Upon its original release, Paul Simon’s film debut One Trick Pony was universally reviled, almost as much as Neil Diamond’s The Jazz Singer, which was released around the same time. Today they both kind of come off as vanity projects, but they are vanity projects that reflect the life and times of these musicians, who, in 1980, were lost in a world of punk and disco (and were soon to be met by MTV). One Trick Pony is the more reflective of this ideal of the two, and also the bleakest. Simon is former-’60s folk-troubadour Jonah Levine, a man out of time, making his way from shitty gig to shitty gig, all the while bedding waitresses and trying to connect with his kid. As his record sales plummet, Jonah’s record label brings in a cold producer (Lou Reed!) to produce his latest album, but of course Jonah revolts when it’s gets all pop-ified. Ending with a total punk-rock (as punk-rock as Paul can get) act of artistic defiance, there is so much more to One Trick Pony than the label “vanity project." It’s an actual artistic statement that was, like Jonah himself, out of step with the ’80s.
Co-written, produced and starring the Band’s Robbie Robertson, Carny is the most accurate look behind the carnival midway since Tod Browning’s Freaks. But sadly, it’s a movie that has skirted so far under the radar that it hasn’t even achieved cult status. Robertson and Gary Busey are carnies, bonded bros under the big top. Together, they work the dunk tank, collect money from marks, and make sure that the city’s officials are paid off. The duo’s domestic bliss is destroyed, however, by the arrival of teenage runaway Jodie Foster, who immediately becomes Gary’s bunk-buddy. As she becomes more entrenched in the carnival life, she also starts to see the dirty side of the business, and totally falling in love with it. The movie takes a bizarre tonal shift in the last 30 minutes as everyone teams up to scare the bejesus out of a crooked cadre of cops and officials who want the carnival out of their city. Carny is the closest thing to blacking out underneath the Tilt-A-Whirl as a movie can get.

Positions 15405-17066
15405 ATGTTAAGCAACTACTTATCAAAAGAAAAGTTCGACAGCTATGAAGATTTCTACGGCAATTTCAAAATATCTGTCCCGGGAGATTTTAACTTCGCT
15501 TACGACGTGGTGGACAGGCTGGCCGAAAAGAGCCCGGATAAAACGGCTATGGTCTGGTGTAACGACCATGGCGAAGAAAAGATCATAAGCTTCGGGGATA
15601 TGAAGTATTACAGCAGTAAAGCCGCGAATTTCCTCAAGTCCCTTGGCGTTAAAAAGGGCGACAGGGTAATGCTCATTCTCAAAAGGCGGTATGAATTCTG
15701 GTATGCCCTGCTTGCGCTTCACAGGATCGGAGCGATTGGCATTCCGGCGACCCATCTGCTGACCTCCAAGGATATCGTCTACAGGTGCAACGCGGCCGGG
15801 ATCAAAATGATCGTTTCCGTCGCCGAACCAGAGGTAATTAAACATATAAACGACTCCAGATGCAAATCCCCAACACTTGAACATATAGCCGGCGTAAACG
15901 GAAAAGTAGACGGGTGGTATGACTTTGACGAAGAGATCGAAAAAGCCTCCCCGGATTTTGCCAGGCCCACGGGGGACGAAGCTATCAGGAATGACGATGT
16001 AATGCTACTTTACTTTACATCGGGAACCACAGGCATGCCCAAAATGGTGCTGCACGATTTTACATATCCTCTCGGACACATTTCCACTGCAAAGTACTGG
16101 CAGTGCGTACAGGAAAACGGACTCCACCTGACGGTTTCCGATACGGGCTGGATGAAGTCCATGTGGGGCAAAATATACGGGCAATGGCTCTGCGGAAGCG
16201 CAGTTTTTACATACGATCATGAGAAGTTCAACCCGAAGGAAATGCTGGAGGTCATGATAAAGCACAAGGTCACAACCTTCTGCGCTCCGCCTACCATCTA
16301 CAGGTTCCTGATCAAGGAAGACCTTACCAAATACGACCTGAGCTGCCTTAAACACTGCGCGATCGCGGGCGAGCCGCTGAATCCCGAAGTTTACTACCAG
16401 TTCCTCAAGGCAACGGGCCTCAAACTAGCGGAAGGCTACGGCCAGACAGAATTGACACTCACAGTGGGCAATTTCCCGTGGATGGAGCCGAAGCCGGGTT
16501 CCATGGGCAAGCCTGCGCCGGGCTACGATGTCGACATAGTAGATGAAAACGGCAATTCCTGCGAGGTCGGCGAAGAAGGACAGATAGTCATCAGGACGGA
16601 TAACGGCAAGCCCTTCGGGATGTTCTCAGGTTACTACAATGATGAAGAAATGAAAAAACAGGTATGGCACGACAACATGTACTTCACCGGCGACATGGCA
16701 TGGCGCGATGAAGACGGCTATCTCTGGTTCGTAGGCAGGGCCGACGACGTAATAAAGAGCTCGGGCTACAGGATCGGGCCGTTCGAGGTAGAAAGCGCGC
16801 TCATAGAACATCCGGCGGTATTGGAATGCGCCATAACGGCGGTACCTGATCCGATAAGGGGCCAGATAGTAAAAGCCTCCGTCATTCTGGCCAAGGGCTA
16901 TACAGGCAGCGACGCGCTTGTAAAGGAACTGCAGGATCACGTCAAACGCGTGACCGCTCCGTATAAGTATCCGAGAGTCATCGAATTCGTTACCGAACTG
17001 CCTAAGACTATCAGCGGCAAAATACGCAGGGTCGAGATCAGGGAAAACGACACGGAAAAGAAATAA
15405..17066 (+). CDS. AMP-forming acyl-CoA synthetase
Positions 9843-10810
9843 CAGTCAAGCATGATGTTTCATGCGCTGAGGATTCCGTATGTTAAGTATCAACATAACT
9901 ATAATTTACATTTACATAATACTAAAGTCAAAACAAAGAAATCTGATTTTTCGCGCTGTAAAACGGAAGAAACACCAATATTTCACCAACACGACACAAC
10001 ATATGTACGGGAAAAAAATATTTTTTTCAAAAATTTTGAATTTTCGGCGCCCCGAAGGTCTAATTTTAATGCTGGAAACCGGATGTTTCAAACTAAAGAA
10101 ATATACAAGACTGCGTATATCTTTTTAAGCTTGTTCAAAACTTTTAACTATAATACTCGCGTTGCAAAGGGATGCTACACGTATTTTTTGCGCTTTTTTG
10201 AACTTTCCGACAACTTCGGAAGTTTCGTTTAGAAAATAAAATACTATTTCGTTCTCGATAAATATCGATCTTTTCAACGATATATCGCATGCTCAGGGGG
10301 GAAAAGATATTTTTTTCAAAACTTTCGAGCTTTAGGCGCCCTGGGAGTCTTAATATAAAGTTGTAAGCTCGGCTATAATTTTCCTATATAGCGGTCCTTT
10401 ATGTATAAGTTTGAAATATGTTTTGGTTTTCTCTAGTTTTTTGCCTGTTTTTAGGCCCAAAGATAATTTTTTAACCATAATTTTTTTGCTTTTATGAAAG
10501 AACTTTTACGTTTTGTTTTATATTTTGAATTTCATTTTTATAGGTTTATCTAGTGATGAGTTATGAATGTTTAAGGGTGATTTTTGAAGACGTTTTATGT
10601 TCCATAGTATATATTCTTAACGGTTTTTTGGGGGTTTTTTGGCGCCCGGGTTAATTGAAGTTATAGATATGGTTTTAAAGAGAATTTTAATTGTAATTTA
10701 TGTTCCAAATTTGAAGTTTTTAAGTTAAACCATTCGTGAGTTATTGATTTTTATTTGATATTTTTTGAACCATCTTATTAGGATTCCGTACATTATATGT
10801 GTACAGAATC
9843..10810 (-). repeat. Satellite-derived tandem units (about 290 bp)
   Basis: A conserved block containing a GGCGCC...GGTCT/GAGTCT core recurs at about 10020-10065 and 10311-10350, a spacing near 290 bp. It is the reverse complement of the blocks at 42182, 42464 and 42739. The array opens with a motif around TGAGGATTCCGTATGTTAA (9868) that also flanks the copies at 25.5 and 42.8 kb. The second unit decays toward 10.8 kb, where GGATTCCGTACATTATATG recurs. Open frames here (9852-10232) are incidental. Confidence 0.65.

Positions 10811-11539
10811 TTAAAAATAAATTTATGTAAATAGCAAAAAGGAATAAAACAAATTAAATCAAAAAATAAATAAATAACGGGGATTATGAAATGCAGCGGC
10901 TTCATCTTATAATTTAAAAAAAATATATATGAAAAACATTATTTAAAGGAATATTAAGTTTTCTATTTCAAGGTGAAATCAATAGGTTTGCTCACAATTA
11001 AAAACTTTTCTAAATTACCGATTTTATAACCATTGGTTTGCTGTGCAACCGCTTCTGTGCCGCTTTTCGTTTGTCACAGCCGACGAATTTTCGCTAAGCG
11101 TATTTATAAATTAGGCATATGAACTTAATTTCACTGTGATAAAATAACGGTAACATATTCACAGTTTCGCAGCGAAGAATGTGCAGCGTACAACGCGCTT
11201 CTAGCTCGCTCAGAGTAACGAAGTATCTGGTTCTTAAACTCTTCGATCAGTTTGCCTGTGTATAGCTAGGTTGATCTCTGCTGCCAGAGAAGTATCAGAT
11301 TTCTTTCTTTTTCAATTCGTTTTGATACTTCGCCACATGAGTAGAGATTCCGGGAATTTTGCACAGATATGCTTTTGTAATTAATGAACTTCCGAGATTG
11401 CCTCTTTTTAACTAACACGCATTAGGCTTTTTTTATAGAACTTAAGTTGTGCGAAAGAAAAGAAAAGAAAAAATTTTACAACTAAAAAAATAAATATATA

In the year 2009, apparently we learned how to not only contain souls, but hijack people from the past to our souls into them, therefore allowing the people of 2009 to live forever. At least that was what the 1992 science-fiction flick Freejack believed we'd be doing, and, as we can plainly see, that reality is far from the truth. Emilio Estevez is hot-shot racecar driver Alex Furlong, who is temporally transported from the past to the future at the exact moment of impact, only to find himself in an impoverished, dystopic New York that makes a rather nice companion piece to the movie Elysium, without all that social justice and whatnot. Chased around by an ostensibly embarrassed Mick Jagger as “Bonejacker” Vacendak, it’s his job to deliver this runner or, as these folks are colloquially known, “freejack” to his client, Sir Anthony Hopkins, in total check-cashing mode. It’s supremely silly early ’90s cheap sci-fi fun that, for all its missteps and mess-ups, delivers the goods on time. Do yourself a favor and just ‘jack it.